Talking Movies

May 5, 2020

Miscellaneous Movie Musings: Part XXXI

As the title suggests, so forth.

On Her Majesty’s Secret Service; I must whirl about like a dervish, to dub it merely bad a disservice

I’d heard enough mutterings about OHMSS being a great Bond film to start questioning whether I had in fact been wrong when I watched it in the late 1990s and thought very little of it. So I watched it again on ITV 4. No, it really is awful. In fact embarrassing is the mot juste. There is a level of professional incompetence that takes the breath away. It’s directed by Peter Hunt, the editor of the first five Bond movies, who was 2nd unit director on You Only Live Twice. It’s edited for him by John Glen, uncredited second unit director on The Italian Job and future director of all the 1980s Bond movies. How can these two men’s footage be so jarring and awful when working together? ALL the fistfights are dreadful. It’s almost as if Hunt arrived in with no properly shot action footage at all, just random shots that did not match up in choreography or angles. And so they just edited like billy-o with what little they had to create the facsimile of a fight with unintentionally funny sound effects.  John Barry’s OHMSS theme is majestic in David Arnold’s 1997 re-orchestration, but here is blighted by eccentric instrumentation, which I consider the musical equivalent of Lazenby’s casino appearance literally wearing Austin Powers’ frilly shirt. Who thought either touch was a good idea? How did the costume designer so often leave Lazenby looking like a beanpole when suited? Why do the corridors and interiors of luxury hotels not look remotely plush? Did Ken Adam’s absence cause an explosive decompression in classiness? The air of slapdashery even extends to Bond’s car! There are the baffling executive decisions: recasting Blofeld from Mitteleurope-accented scarred Donald Pleasance to American-accented unscarred Telly Savalas, throwing out continuity with the last film so Bond having met Blofeld in the last film now has a ‘Is everybody here very stoned?’ moment of not recognising him, and, perhaps most damaging of all, revoking Roald Dahl’s license to improvise with a vengeance. Adapting Fleming’s novel faithfully may have sunk the film. The dinner with Blofeld’s girls could have come straight from a Carry On movie, and the romance between Lazenby and Diana Rigg is never remotely convincing; not least when the movie forgets her for about half an hour and then has 007 propose to her about four scenes after he’d made plans to again bed two girls and add a third to the roster.  Imagine how devastating the end of this film would be if it had been Sean Connery and Honor Blackman at the end of Goldfinger, that’s how badly wasted it is on these two ciphers. How this is being given the critical rehabilitation shtick blows my mind. I can only assume that Christopher Nolan’s fondness for OHMSS is based not on the merits of the actual movie but on some sort of fever dream in which he’s mashed up Diana Rigg’s wit and athleticism as Mrs Peel from The Avengers with action scenes from Where Eagles Dare and loved that movie. … … To be honest as I think about it…. Where Avengers Dare sounds like a movie I’d pay good money to see.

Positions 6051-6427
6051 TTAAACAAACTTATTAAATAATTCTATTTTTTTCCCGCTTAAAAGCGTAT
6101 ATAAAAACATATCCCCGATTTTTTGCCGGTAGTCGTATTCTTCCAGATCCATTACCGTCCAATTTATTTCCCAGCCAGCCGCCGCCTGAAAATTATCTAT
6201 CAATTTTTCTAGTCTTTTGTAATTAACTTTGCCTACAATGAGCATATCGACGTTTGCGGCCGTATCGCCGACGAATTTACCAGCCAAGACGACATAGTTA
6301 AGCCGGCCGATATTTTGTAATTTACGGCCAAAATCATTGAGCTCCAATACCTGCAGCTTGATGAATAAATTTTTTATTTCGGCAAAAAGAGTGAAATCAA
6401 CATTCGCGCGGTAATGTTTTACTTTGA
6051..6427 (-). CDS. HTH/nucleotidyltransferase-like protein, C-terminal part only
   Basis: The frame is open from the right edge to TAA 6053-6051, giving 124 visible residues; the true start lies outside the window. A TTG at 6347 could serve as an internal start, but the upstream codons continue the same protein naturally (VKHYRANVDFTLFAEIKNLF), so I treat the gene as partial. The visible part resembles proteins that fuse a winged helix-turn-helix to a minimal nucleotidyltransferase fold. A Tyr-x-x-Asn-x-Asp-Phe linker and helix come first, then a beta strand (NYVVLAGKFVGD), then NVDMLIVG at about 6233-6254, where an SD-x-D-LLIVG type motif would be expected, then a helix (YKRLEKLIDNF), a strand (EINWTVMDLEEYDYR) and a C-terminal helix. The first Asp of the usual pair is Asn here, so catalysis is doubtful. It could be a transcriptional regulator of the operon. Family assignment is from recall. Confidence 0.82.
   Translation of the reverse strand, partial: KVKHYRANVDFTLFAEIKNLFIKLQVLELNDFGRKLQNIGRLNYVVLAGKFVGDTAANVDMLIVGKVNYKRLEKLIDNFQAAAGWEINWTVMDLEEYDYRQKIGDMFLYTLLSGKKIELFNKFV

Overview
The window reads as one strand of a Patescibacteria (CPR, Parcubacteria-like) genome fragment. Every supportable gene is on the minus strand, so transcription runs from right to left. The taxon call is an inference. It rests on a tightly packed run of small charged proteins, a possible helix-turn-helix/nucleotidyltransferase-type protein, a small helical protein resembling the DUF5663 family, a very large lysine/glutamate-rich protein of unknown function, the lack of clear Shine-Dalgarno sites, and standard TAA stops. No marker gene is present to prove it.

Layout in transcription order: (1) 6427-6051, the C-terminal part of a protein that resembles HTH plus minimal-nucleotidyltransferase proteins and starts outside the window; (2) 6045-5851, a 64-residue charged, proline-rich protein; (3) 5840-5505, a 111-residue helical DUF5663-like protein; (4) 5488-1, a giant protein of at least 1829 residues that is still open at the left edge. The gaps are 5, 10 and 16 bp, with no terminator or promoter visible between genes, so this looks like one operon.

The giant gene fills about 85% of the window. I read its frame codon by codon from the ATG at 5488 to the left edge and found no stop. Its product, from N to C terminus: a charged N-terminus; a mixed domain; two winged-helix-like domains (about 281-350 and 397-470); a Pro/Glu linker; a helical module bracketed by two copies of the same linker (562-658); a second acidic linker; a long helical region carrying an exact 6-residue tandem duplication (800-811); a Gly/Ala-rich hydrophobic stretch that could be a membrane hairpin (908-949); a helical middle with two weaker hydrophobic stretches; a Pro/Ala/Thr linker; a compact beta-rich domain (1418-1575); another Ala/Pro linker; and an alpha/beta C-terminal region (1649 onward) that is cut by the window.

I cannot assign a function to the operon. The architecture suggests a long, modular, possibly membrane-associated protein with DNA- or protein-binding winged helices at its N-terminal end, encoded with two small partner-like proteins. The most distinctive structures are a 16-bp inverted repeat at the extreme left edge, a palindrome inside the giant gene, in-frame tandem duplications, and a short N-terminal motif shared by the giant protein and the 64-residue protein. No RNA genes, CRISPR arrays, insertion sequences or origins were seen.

When shall we big screen again?

As we begin yet another final extension of Status Burgundy, with our inner boundary maven now measuring 5km from home instead of 2km, we at last have a date set in stone (sic) for the re-opening of cinemas – August 10th. Set in stone insofar as all of this great five phase plan could be chucked at the first sign of trouble. And, as noted hereabouts before, whether anybody shows up on that date is another matter entirely, and even if people do show up in droves they won’t be allowed in in droves as the 50% (at best) capacity for social distancing will once again come into play as it did in the desperate days of mid-March. Will cinemas anymore than restaurants remain going concerns if forced to operate at half-tilt (or less) revenue and full-tilt (or more) expenses for an extended period of time? Who can tell…

Cameron Diaz retired?!